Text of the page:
Cyber warriors trawl web for extremist threats
Singapore: Nur Azlin Mohamed Yasin spends several hours a day trawling the Internet, but she is not your typical young surfer, descending into a world of bomb-making, militancy and extremism.
From her computer, she enters a world where young Muslims openly volunteer to fight against US-led coalition troops in Afghanistan or learn how to make explosives out of everyday materials.
The 24-year-old Singaporean research analyst is constantly on the lookout for attack manuals, video clips of Islamist militants in training and fiery extremist chatter that could hint at an imminent assault somewhere.
It is a place where al Qaeda terror network chief Osama bin Laden is venerated and the three Indonesian men executed for their role in the Bali bombings of 2002 are held up as poster boys for would-be recruits.
"This whole thing is worrying," she said, referring to a growing trend of individuals imbibing radical ideas online.
Nur Azlin is one of five research analysts at the S Rajaratnam School of International Studies who monitor extremist websites daily to get a sense of an emerging battleground in the fight against terrorism.
All of them happen to be women and their collective skills include knowledge of Arabic, Bahasa Malaysia, Bahasa Indonesia -- and geopolitical issues.
"After you sit down, think about it and do a trend analysis, you say 'Oh my God! this is really happening,'" said Nur Azlin, who works for the school's International Centre for Political Violence and Terrorism Research.
"You can see the radicalisation process unfold online."
There are an estimated 5,500-6,000 websites worldwide peddling extremist ideas, according to the researchers, who work from a spartan office in a suburban university campus.
Nur Azlin is tasked to monitor and analyse websites in Southeast Asia, a region that hosts notorious organisations such as the Jemaah Islamiyah movement and the Abu Sayyaf group operating in the southern Philippines.
She estimates that there are around 192 extremist websites in the region, many of them individual blogs which have mushroomed since early 2008 when Internet blogging became popular.
Singapore, a staunch US ally and international finance centre, considers itself a prime target for terrorist attacks like last month's deadly hotel bombings in Jakarta aimed at symbols of Western influence.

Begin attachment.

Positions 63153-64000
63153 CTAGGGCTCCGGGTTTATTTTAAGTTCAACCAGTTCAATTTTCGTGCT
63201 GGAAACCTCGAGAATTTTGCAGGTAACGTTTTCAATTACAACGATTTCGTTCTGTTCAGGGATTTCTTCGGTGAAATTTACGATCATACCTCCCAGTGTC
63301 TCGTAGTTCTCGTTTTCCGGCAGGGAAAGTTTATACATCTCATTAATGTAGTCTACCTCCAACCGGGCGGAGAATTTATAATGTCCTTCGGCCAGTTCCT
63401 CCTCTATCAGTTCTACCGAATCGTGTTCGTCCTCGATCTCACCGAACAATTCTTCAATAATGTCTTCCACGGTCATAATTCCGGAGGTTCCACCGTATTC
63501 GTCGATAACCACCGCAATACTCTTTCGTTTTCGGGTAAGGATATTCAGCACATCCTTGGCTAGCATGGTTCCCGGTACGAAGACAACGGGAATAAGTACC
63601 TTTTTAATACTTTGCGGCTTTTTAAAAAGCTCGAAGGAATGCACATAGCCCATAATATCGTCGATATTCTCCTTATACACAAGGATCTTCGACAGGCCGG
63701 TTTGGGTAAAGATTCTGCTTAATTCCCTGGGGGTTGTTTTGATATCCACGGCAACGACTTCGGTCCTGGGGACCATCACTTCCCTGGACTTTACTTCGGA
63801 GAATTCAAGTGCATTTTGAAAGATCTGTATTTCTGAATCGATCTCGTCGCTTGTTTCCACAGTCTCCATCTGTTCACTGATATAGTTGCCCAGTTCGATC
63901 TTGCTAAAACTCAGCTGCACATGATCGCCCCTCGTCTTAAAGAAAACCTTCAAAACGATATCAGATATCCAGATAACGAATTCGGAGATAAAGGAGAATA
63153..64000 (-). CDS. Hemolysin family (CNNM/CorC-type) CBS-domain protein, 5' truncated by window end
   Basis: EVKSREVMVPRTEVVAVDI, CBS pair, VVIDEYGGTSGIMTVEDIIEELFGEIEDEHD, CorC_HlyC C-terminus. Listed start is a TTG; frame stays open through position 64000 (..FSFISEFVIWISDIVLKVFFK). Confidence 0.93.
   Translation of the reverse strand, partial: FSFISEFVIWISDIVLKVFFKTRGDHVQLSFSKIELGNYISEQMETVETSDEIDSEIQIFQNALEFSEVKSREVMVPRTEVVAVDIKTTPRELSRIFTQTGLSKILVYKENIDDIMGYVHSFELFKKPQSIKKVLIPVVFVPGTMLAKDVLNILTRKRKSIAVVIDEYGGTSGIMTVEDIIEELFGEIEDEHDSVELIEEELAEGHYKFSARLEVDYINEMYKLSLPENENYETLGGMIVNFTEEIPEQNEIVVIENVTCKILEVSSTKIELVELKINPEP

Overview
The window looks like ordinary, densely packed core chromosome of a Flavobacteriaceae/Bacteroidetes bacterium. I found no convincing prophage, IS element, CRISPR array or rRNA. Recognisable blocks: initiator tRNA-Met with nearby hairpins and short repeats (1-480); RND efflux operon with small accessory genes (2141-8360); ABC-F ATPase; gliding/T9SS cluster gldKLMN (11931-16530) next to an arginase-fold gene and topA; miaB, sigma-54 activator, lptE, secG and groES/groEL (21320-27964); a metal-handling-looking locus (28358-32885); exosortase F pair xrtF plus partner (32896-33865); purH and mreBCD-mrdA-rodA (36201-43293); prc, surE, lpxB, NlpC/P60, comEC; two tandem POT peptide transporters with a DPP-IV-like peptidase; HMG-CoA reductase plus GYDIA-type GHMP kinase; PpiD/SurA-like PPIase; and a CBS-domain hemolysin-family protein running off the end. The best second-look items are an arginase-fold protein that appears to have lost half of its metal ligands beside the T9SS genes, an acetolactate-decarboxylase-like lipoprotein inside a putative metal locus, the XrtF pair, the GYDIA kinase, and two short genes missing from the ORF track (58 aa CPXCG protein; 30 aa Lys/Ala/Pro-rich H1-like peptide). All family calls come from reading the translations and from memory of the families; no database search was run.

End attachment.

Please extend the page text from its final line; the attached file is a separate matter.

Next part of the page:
Home Affairs Minister Wong Kan Seng has warned that "self-radicalised" individuals have emerged as a new security threat.
In 2007, Singapore announced the arrest of five suspected Islamic militants, among them local law lecturer Abdul Basheer Abdul Kader, who allegedly planned to pursue "jihad" in Afghanistan after getting radical ideas from the Internet.
When analyst Nur Azlin started monitoring the websites in early 2007, most of the content was in the form of articles urging Muslims to fight back against perceived oppression, she recalled.
They were usually accompanied by photos like a child allegedly maimed during an attack by coalition forces in Afghanistan or by Israeli troops in Palestine.
In late 2007, computer hacking manuals started to appear on Southeast Asian websites, uploaded by individuals in online forums, she said.
Forum participants, some of whom identified themselves as undergraduate students from Indonesia and Malaysia, urged each other to hack websites they considered to be promoting liberal Muslim views.
"By early 2008, we started to see bomb-making manuals and bomb-making videos," Nur Azlin recalled.
With the appearance of these manuals -- taken from Arabic websites -- the reaction from forum participants got more virulent, as they goaded each other to take action rather than stay passive supporters or sympathisers, she said.
In one of the exchanges, participants tried to organise arms training but some said they did not have money to buy AK-47 assault rifles, Nur Azlin said.
A group called "Indonesian Airsoft Mujahideen" stepped in and offered to facilitate their training using air rifles and paintball machines, which are widely used for play sessions at corporate training seminars in Asia.
"They would rent the place much like a team-building activity," Nur Azlin said. "They used this training in the meantime that they don't have their AK-47s."
Jolene Jerard, 26, a manager at the centre, said the analysts compile a monthly report about their findings.
The extremist videos they download -- now in high definition and professionally taken compared with the grainy amateurish clips of the past -- are put into a database, one of the biggest collections in Southeast Asia.
The centre shares its findings and analyses with the relevant government authorities and foreign diplomats visit the school for briefings.
"The cyberdomain is an area where governments have been gradually moving into," Jerard said.
"It's a changing threat landscape. I think it is increasingly becoming important and governments are definitely enthusiastic about countering it and putting enough resources in place."